Rep. Chris Collins (R-NY) surrendered to the FBI Wednesday and was charged with insider trading, The New York Times reports.
Collins is accused of selling his stock in Australian drug company Innate Immunotherapeutics Limited before it released the results of its failed pharmaceutical trial.
According to the indictment, the 68-year-old made the illegal trade while attending the Congressional Picnic at the White House in June of last year.
Collins allegedly received an email from the company’s head informing him of the failed trial. Fifteen minutes later, Collins called his son, who then sold their shares in the company and managed to avoid losses of more than $570,000.
Via The New York Times:
According to a federal indictment, Innate Immunotherapeutics’ chief executive, Simon Wilkinson, sent the email to the company’s board of directors, including Mr. Collins, at 6:55 p.m. on June 22, 2017, explaining that the test for the drug, known in its trial stage as MIS416, had failed.
Mr. Collins, prosecutors say, was attending the Congressional Picnic at the White House at the time. Fifteen minutes later, the indictment said, he wrote back to Mr. Wilkinson, saying, “Wow. Makes no sense. How are these results even possible???”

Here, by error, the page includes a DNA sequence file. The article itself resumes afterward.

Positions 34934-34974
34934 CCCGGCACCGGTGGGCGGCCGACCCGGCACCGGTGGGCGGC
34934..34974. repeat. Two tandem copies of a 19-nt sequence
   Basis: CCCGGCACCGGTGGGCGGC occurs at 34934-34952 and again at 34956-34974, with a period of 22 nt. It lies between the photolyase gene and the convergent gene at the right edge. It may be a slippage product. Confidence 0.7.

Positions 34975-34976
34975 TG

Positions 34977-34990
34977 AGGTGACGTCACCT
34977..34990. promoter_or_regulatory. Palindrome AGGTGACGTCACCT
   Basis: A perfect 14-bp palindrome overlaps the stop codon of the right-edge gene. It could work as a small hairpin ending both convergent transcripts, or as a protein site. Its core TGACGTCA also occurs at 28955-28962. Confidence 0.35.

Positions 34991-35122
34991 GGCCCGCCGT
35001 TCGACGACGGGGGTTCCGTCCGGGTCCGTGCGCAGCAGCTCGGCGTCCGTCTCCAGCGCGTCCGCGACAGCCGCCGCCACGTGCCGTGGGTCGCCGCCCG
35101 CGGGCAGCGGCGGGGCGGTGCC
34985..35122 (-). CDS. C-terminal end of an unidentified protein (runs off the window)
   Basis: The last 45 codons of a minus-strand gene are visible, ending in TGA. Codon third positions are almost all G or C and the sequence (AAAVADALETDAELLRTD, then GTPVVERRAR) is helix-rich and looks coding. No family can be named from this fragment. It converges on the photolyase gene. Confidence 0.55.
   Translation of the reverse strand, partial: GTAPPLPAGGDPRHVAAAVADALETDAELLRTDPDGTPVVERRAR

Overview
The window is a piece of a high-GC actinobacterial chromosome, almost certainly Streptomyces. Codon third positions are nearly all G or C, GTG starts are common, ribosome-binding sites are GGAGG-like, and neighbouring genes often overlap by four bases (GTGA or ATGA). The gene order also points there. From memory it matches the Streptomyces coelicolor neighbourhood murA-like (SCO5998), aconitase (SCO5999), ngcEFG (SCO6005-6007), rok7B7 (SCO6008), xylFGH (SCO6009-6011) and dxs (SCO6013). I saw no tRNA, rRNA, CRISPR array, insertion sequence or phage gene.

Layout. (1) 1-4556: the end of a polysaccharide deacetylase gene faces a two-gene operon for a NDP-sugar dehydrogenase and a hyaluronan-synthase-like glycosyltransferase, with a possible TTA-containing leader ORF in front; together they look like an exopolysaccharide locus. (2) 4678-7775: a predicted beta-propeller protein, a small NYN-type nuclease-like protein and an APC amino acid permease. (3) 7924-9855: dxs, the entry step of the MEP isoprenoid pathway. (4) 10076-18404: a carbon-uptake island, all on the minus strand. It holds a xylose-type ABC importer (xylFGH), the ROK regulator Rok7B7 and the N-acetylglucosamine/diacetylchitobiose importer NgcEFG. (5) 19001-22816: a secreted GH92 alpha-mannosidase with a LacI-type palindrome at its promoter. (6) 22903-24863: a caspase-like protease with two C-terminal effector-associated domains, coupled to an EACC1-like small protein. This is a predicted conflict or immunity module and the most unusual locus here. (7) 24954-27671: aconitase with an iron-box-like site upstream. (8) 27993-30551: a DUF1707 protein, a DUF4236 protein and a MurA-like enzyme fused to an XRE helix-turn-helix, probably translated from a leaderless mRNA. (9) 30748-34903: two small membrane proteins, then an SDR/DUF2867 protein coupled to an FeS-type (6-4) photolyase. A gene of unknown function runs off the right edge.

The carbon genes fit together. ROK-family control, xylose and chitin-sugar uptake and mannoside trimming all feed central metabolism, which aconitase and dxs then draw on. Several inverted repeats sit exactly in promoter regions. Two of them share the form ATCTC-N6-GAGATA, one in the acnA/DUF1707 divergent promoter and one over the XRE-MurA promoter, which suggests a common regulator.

Phone records included in the indictment show that Mr. Collins immediately called his son, missing him six times before they had a brief conversation. Prosecutors contend that it was during that conversation that Mr. Collins told his son about the failed drug test. The following morning, at 7:42 a.m., the indictment said, Cameron Collins placed an online order with his brokerage firm, selling more than 16,500 shares of Innate Immunotherapeutic stock.
Later that day, prosecutors said, Cameron Collins, 25, placed 17 more orders to sell the stock. Three days later, he placed an additional 36 sell orders. He also passed the tip on to others including his fiancée, who was not named in the indictment, and his fiancée’s father, Stephen Zarsky, 66, who was also charged.
On June 27, 2017, the day after Cameron Collins made his last trades selling Innate Immunotherapeutic stock, news of its failed drug test became public and the stock plummeted by more than 90 percent.
Prosecutors also said Collins actively tried to hide his involvement, even making a staff member issue a statement saying he did not sell any shares. Prosecutors said the statement was “written in a manner designed to mislead the public.”
Collins was the first member of Congress to endorse Donald Trump.